Frequently Asked Questions About Cooling Centers

Contact your local officials for information about cooling centers near you.

Cooling centers are air-conditioned facilities where you can go to cool off during extreme heat. The cooling center mapping application is not available at this time. Contact your local officials for information about cooling centers near you. To find information on other ways to stay cool during extreme heat please visit the Extreme Heat page

What is a cooling center?

Cooling centers are places in a community where you can cool down during hot weather, especially if you do not have access to air conditioning. Cooling centers include indoor air-conditioned facilities such as libraries, community and senior centers, schools, and malls. If air-conditioned cooling centers are not available then outdoor recreational areas like local and state parks, beaches, splash pads/spray parks and community pools are other places to cool down.

How can I find the closest cooling center?

Contact your local officials to find a cooling center near you. Always call before you go to make sure the cooling center is open. Other places to cool off include air conditioned supermarkets and buildings, shaded areas of local and state parks or swimming facilities like community pools and beaches. Please contact your local health department at if you are unsure about where you can get cool.

Why is spending time in air-conditioned places important?

During hot weather, particularly during multiple days of constant heat, spending at least a few hours in air conditioning each day can help reduce the risk of heat-related illness. Air conditioning is especially important for vulnerable groups of people, such as older adults, children and people with certain health conditions.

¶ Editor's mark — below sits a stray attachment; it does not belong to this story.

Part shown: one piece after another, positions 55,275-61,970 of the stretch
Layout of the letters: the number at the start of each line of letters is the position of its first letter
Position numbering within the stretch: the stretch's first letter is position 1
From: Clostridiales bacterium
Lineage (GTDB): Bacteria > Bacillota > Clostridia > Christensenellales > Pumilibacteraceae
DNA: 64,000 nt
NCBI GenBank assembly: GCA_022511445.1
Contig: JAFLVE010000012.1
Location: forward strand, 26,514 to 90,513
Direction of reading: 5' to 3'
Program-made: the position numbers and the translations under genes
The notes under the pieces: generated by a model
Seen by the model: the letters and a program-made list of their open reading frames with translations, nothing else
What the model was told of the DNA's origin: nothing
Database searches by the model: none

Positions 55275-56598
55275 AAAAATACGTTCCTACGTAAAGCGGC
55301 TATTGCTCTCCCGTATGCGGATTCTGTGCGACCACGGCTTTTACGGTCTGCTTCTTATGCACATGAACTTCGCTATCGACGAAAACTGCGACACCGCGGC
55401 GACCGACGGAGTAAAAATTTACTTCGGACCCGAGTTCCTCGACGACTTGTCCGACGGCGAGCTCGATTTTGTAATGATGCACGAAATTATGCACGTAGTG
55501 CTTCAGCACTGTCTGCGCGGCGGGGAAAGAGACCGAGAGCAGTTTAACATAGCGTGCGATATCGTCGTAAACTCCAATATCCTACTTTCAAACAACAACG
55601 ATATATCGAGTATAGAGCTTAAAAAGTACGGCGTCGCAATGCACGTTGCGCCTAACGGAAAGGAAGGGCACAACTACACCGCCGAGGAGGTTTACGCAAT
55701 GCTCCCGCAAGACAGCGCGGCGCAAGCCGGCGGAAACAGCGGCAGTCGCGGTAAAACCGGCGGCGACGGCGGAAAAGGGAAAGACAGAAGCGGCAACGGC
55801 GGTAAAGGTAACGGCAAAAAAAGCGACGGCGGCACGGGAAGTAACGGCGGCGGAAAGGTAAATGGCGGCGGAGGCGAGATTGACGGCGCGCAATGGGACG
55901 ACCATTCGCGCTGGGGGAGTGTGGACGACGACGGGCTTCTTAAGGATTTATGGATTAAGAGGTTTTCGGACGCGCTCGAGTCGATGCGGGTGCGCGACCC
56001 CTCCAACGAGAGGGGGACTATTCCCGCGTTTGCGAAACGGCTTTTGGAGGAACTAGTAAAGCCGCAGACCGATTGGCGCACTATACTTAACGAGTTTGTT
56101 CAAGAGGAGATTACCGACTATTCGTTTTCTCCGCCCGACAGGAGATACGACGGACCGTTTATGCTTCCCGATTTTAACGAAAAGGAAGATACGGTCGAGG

What is heat-related illness?

Heat-related illness occurs when the body is unable to cool itself. The most common heat-related illnesses are heat stroke (sun stroke), heat exhaustion, heat cramps and heat rash. Learn more about identifying the symptoms of heat-related illness and first aid response.

What other steps should I take to cool off during extreme heat?

If you cannot get to an air-conditioned place for at least couple of hours a day, take steps to get cool by visiting a shady nearby park, public pool or beach. At home, try spending more time on lower levels of a building where it may be cooler, closing window shades and curtains, drinking plenty of water or nonalcoholic and caffeine-free liquids, taking a cool shower or bath, limiting strenuous activities and trying to avoid using a stove or oven. Visit us at to see all our advice and resources available.

What cooling assistance programs are available if I am considering installing an air conditioner in my home?

The Home Energy Assistance Program (HEAP) helps low-income people pay the cost of heating and/or cooling their homes. You may receive one Cooling Assistance Benefit per applicant household for the purchase and installation of an air conditioner or a fan to help your home stay cool.

You may be eligible to receive a HEAP Cooling Assistance Benefit if:

  • Your gross monthly income is at or below HEAP’s monthly income limits, or you receive SNAP, Temporary Assistance, or Supplemental Security Income Living Alone
  • A household member has a documented medical condition worsened by heat
  • You received a Regular HEAP Heating Benefit greater than $21 this year
  • You have no working air conditioners or your air conditioner is at least 5 years old
  • You have not received a HEAP-funded air conditioner in 10 years

If you are interested in applying to the HEAP Cooling Assistance program or would like to learn more about the eligibility criteria, please visit their website or call 1-800-342-3009.

Who can I contact for more information?

If you have any questions, please contact us at and we will be happy to assist you. For local governments who have questions about funding for cooling centers, please visit the Climate Smart Communities Grant Program. The Climate Smart Communities Program offers a 50/50 matching grant program for municipalities to implement projects focused on climate change adaptation, including developing a cooling center.